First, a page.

HENRY IN HIGH POLITICS
Wednesday morning was another free day for the boys. When Ed and Henry went down to the breakfast buffet, they found Terry already there on a table with Justin and Nathan. Terry was looking fed up.
‘Whassup wiv you two?’ he snarled at the older pair. Nathan was in awe of Terry and was not happy to find the man angry with him. He mumbled something apologetic. ‘Well bloody sort it out quick,’ Terry growled. ‘If it’s what I think it is, then you’re being totally moronic, Nathan. You should have learned by now that Justin may be wild, but he can be trusted. I’ve had it wiv yer.’ He threw his napkin on the table, ruffled Henry’s hair and left.
Henry got hold of the newspapers laid out for guests and started translating them for Ed, and David too when he turned up a little later. David was barely paying any attention, but Ed at least was an intent listener.
With all results in by then, the elections had solidly endorsed Trachtenberg’s Unity party, which together with the rump of the SDP now commanded a huge majority in Parliament. The CDP had been shattered at the polls by the surge in royalist feeling. Bermann had not been allowed to resign, because his party had sacked him summarily, and itself had called stridently for the reign of King Rudolf VI to begin in Rothenia. As far as all parties were concerned, the election had turned into a plebiscite about the Elphberg restoration, and the verdict of the people was decisive.
Henry, absorbed in his papers, took a bundle of them with him when he and Ed went back up to their room. David came along with them, nursing his mobile, trying to work out how long it would be cool to wait before attempting to raise Anton.
At ten they were called down to reception and found Oskar there, in sober suit and tie.
‘Hey, Oskar! You look official,’ Ed observed.
‘Lord Burlesdon is putting together an ad hoc staff, boys, and I’ve been nominated as interim chief. I’m to liaise with the new government while we sort out how the kingdom of Rothenia is to be revived.’
Henry was on fire with curiosity. ‘The Crown, Oskar, tell us about it. Where was it found? Who found it?’
‘No doubt your friend Rudi will be happy to tell you, boys. That’s why I’m here. You’re all three wanted at the Osraeum, to do this hanging thing. He’s missing his friends, though I was told not to say that.’
They went chattering to Oskar’s car, and were driven to Gartengasse. The eighteenth-century palace, named after a famous Elphberg, Princess Osra of Mittenheim, had been kept in decent repair since the days when it had been King Maxim’s residence. Soldiers and police were now posted at the gates, where a large crowd had gathered. Many were staring up at the great banner tugging at the flagpole above the house, as if they couldn’t believe what they were seeing. Cameras flashed at the car when it passed into the Osraeum’s front court. As the boys walked toward the main entrance, Henry had to be restrained from waving to the people.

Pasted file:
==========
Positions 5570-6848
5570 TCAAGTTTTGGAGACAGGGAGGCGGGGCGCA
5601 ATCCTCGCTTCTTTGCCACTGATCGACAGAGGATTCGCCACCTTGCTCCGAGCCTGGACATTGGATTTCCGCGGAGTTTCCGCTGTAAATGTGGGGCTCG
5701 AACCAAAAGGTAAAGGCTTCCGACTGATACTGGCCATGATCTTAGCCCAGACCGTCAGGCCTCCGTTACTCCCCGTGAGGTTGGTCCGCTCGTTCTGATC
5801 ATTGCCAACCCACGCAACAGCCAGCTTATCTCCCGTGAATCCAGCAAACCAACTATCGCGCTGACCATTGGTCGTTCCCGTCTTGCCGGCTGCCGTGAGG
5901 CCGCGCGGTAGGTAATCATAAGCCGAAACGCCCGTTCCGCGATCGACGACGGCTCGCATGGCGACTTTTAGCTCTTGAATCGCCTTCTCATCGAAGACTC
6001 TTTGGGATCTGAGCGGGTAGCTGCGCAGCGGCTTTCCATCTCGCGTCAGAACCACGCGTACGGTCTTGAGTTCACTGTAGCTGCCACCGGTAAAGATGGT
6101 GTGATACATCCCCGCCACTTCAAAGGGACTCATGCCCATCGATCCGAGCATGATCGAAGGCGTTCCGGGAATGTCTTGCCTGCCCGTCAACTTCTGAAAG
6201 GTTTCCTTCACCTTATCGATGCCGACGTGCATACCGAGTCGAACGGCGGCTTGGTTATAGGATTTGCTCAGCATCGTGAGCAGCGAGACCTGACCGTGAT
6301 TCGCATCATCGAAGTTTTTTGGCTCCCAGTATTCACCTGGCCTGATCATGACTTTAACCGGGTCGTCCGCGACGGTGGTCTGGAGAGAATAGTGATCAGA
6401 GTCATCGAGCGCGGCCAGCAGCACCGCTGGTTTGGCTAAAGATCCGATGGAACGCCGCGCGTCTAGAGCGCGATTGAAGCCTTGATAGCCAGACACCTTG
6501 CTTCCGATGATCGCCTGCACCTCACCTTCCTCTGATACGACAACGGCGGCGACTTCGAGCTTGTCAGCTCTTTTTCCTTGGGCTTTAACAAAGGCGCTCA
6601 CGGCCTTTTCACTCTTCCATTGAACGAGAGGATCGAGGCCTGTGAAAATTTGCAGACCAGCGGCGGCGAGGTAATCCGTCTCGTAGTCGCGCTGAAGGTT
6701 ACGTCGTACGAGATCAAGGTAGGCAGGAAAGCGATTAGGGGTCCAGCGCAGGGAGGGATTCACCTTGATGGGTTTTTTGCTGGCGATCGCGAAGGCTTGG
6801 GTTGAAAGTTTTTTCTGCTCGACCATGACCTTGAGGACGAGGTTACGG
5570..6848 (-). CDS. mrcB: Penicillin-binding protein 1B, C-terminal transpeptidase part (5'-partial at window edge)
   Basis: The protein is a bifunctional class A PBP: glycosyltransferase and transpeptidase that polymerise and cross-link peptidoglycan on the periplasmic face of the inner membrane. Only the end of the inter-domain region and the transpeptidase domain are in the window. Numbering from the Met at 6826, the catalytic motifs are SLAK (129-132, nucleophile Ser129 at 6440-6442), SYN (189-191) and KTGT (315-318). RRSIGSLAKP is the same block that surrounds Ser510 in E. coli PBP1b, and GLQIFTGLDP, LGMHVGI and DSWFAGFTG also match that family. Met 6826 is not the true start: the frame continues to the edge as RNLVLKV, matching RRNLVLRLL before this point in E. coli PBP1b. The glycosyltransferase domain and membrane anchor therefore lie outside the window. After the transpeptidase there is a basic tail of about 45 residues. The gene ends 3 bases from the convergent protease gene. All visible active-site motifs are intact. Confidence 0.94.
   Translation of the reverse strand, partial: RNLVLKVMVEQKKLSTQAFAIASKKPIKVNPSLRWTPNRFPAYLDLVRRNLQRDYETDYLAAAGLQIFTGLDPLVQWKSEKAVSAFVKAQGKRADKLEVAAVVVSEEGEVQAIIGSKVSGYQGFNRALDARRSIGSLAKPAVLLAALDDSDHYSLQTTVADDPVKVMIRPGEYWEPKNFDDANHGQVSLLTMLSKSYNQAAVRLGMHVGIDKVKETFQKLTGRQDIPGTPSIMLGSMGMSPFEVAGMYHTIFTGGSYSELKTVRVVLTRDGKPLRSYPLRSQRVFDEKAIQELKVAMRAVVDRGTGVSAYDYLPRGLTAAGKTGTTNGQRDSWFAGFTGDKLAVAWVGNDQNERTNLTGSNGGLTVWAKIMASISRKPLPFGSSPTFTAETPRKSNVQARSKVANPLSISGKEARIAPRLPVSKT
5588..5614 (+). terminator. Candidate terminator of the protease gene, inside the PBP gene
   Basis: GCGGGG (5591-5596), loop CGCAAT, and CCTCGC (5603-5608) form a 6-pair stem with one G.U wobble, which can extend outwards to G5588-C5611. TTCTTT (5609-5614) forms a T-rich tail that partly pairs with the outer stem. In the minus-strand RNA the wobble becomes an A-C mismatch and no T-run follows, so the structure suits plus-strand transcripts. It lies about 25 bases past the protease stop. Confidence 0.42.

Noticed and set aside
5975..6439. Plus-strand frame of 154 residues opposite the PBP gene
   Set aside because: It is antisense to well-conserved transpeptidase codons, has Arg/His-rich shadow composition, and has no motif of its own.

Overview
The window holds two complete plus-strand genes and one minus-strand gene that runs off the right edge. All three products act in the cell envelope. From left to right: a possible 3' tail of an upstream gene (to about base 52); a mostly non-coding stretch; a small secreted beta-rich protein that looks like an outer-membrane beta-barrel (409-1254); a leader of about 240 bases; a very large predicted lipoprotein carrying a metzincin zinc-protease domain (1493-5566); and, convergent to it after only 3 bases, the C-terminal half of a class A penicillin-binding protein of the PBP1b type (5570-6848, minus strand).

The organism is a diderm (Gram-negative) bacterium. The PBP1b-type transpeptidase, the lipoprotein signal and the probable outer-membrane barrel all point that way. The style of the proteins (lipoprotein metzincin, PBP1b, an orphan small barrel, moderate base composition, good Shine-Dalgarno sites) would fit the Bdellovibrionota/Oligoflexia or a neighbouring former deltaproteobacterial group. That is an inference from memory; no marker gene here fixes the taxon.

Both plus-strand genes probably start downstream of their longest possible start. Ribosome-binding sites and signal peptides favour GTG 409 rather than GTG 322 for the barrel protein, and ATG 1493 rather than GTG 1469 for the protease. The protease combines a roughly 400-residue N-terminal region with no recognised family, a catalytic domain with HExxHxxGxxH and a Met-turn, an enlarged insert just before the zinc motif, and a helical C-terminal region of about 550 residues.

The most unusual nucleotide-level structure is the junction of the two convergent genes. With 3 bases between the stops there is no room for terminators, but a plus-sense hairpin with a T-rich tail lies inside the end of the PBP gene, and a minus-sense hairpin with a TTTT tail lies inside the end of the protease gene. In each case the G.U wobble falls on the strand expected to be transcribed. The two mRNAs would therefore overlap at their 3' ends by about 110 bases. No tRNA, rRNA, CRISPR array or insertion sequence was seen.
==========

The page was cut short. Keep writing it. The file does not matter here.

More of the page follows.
Inside, the place was eerily quiet. Oskar explained that as yet there were no staff, other than the government concierge who kept the place maintained for its occasional state visitor. A cook and waiter, who had been loaned to Rudi from the commissary in the presidential palace, had brought breakfast across with them.
Rudi’s status was causing headaches. At the moment he was being classed as a state guest, until President Maritz could complete negotiations over the shape of the new coalition. The hard decisions were being left to the incoming Trachtenberg government. Trachtenberg himself was expected at the Osraeum late that afternoon.
Rudi was sitting on the back of a bench on the terrace of the garden, wearing casuals and looking indeed a little bored. He seemed to be in reaction to the stress and euphoria of the past few days. He brightened up when his friends arrived, however, and even put up with Henry’s hug. They sat on the grass in the sun.
‘You looked so cool on that horse yesterday!’ Ed, a city boy, was always awed by skill with animals.
‘Oh, that was no problem. I’ve been on horses since I was a toddler. Besides, the army selected a pretty even-tempered mount.’
‘So has everything worked out as you’d wanted?’
‘Pretty much. Trachtenberg’s a good man and an imaginative politician. He knows what to do; it’ll be a pleasure working with him. Will did a fantastic job with the media. His channels are giving us an easy ride, and of course Rothenia’s fallen in love with its monarchy all over again.’
‘And that bothers you, doesn’t it?’ Henry guessed.
‘Always perceptive, little Henry. Yes, it does a bit. Getting to be king was relatively easy …’